Purpose: Using an anthropomorphic phantom, quantitatively study noise texture of CT images reconstructed with deep-learning image reconstruction (DLIR, True Fidelity, GE) and compare them with filtered back-projection (FBP) and iterative reconstruction (ASiR-V),
Methods: Axial CT scans of abdomen region of an anthropomorphic phantom (Kyoto Kagaku CTU-41) were acquired from a GE Revolution scanner with four CTDIvol levels ranging from 2.5 mGy (25% of TCM determined mAs) to 46.94 mGy (scanner max mAs). CT slices were reconstructed using all three algorithms, 1.25 mm and 5 mm slice thicknesses, five strength levels of ASiR-V (0% for FBP, 10%, 40%, 80%, and 100%) and three levels of DLIR (low, medium, and high). The 2D noise power spectrum (NPS) was estimated through Fourier analysis of difference images by subtracting two matching images from identical scans. Visual comparison of noise texture was performed between recon algorithms and dose levels via 1D NPS plots. Noise variance (0D NPS) as a quantitative metric was used to study the dependence of noise on algorithm, dose level, and slice thickness.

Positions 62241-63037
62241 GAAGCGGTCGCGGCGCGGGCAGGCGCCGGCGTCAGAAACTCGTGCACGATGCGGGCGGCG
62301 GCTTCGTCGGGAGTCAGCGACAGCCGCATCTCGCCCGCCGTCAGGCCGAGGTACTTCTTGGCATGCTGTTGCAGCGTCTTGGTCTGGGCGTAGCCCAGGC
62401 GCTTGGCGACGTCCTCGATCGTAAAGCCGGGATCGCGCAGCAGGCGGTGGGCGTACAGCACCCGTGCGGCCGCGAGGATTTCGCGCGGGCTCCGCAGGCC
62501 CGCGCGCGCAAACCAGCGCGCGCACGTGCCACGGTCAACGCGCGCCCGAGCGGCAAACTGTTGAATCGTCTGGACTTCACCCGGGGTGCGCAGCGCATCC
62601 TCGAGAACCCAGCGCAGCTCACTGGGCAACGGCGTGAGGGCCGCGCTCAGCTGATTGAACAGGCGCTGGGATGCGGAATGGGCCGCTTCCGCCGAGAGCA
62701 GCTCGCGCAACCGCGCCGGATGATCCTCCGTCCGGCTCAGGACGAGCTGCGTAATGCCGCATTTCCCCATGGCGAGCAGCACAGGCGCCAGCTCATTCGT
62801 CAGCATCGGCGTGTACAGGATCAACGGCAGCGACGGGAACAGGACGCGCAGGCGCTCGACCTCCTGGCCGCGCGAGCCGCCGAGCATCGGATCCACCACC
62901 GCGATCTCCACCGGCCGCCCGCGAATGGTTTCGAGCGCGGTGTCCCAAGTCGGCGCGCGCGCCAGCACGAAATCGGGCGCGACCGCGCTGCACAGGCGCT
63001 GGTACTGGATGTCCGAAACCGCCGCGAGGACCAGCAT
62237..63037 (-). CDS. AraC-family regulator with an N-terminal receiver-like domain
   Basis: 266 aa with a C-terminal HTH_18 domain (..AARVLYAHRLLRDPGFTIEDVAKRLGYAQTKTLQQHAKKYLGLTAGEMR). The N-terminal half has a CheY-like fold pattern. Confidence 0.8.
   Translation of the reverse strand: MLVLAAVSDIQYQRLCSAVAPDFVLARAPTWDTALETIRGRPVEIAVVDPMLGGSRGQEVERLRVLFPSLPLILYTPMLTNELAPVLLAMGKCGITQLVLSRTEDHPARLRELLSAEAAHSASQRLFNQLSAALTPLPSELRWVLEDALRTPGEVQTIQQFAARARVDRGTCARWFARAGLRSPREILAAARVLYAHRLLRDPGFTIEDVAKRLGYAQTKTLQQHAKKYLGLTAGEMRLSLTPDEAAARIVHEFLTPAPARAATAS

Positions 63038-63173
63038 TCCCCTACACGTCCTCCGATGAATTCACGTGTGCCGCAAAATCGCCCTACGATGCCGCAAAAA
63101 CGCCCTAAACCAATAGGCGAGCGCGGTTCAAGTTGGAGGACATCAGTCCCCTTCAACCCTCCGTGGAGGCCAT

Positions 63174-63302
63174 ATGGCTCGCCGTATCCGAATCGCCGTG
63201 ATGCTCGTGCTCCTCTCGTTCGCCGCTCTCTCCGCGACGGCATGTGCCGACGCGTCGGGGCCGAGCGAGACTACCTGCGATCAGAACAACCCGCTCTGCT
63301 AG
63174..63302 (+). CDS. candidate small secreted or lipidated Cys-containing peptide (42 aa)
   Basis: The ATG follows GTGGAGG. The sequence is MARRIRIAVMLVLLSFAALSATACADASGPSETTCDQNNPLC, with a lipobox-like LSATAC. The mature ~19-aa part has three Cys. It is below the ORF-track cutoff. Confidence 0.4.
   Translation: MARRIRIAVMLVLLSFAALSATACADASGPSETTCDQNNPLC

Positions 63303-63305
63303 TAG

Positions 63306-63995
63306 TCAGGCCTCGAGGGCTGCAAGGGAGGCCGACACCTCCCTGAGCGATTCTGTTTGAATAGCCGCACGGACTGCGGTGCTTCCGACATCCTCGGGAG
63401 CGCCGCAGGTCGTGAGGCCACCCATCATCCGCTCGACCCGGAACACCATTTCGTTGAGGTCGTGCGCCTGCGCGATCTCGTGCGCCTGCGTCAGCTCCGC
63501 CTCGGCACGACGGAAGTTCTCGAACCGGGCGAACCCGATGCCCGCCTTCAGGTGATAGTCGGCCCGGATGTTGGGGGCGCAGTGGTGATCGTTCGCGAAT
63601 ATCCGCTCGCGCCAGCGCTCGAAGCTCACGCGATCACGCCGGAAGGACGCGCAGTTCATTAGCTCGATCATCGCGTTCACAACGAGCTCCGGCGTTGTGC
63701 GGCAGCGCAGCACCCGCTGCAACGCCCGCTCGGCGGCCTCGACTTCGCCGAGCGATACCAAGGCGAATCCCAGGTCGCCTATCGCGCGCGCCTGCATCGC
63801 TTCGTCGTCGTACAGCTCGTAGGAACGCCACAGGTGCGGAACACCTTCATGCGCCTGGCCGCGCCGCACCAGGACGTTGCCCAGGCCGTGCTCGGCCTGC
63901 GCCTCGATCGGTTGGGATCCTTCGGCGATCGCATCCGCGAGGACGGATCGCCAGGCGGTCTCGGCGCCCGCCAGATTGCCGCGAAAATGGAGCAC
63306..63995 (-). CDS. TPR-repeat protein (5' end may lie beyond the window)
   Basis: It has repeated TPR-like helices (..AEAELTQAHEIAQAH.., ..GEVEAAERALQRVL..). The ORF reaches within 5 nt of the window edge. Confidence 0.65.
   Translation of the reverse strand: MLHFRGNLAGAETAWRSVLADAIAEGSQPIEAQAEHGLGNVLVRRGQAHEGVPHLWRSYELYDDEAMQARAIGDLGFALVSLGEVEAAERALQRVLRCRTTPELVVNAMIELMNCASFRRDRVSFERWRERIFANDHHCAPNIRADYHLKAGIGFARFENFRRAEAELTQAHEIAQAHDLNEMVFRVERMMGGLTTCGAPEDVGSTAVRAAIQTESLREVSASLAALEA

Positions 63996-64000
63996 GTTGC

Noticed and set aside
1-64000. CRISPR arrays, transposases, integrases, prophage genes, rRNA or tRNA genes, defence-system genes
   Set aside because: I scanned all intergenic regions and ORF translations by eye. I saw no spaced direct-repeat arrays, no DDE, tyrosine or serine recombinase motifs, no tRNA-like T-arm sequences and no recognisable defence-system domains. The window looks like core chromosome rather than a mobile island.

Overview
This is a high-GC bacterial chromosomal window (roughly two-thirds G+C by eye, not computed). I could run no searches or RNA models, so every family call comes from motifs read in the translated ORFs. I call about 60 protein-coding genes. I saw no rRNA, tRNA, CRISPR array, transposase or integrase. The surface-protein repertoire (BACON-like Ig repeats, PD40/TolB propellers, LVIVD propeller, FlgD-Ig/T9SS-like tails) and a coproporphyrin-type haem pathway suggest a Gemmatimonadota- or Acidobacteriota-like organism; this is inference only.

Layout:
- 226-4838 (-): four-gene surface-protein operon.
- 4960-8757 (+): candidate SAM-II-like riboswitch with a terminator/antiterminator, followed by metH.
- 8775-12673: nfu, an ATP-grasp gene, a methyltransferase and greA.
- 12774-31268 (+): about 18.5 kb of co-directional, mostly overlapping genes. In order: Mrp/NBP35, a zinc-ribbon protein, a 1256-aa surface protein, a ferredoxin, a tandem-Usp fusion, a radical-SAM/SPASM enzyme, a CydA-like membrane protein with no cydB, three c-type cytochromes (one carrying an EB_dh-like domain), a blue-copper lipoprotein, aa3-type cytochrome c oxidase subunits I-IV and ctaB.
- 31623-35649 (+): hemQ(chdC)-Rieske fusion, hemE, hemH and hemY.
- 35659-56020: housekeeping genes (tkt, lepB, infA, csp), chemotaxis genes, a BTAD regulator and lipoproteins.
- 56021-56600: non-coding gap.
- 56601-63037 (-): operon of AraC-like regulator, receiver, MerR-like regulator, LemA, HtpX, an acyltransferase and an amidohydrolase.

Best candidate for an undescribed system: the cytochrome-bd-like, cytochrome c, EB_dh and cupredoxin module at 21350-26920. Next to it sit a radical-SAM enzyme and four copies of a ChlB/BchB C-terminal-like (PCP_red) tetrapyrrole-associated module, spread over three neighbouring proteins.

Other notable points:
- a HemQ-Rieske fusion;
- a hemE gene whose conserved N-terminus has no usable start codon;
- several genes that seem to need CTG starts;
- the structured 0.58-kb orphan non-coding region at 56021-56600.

Results: Image variance had a strong (R^2>0.99) power relationship with dose level for all algorithms, with the power around -0.65. Image variance was reduced by 66% from 1.25 mm to 5 mm slice thickness, by 8% for each 10% of ASiR-V strength increment and by 24% for each DLIR level increment from FBP. The shape of NPS from ASiR-V gradually biased towards lower spatial frequency and deviated away from that of FBP. Our results show a deterioration in spatial resolution with increasing ASiR-V strength. NPS from DLIR had very close shapes to that of FBP, for all three strength levels.
Conclusion: Noise texture with DLIR reconstruction is closer to FBP than ASiR-V. DLIR, as compared to ASiR-V, preserves spatial resolution while reducing imaging noise.
Not Applicable / None Entered.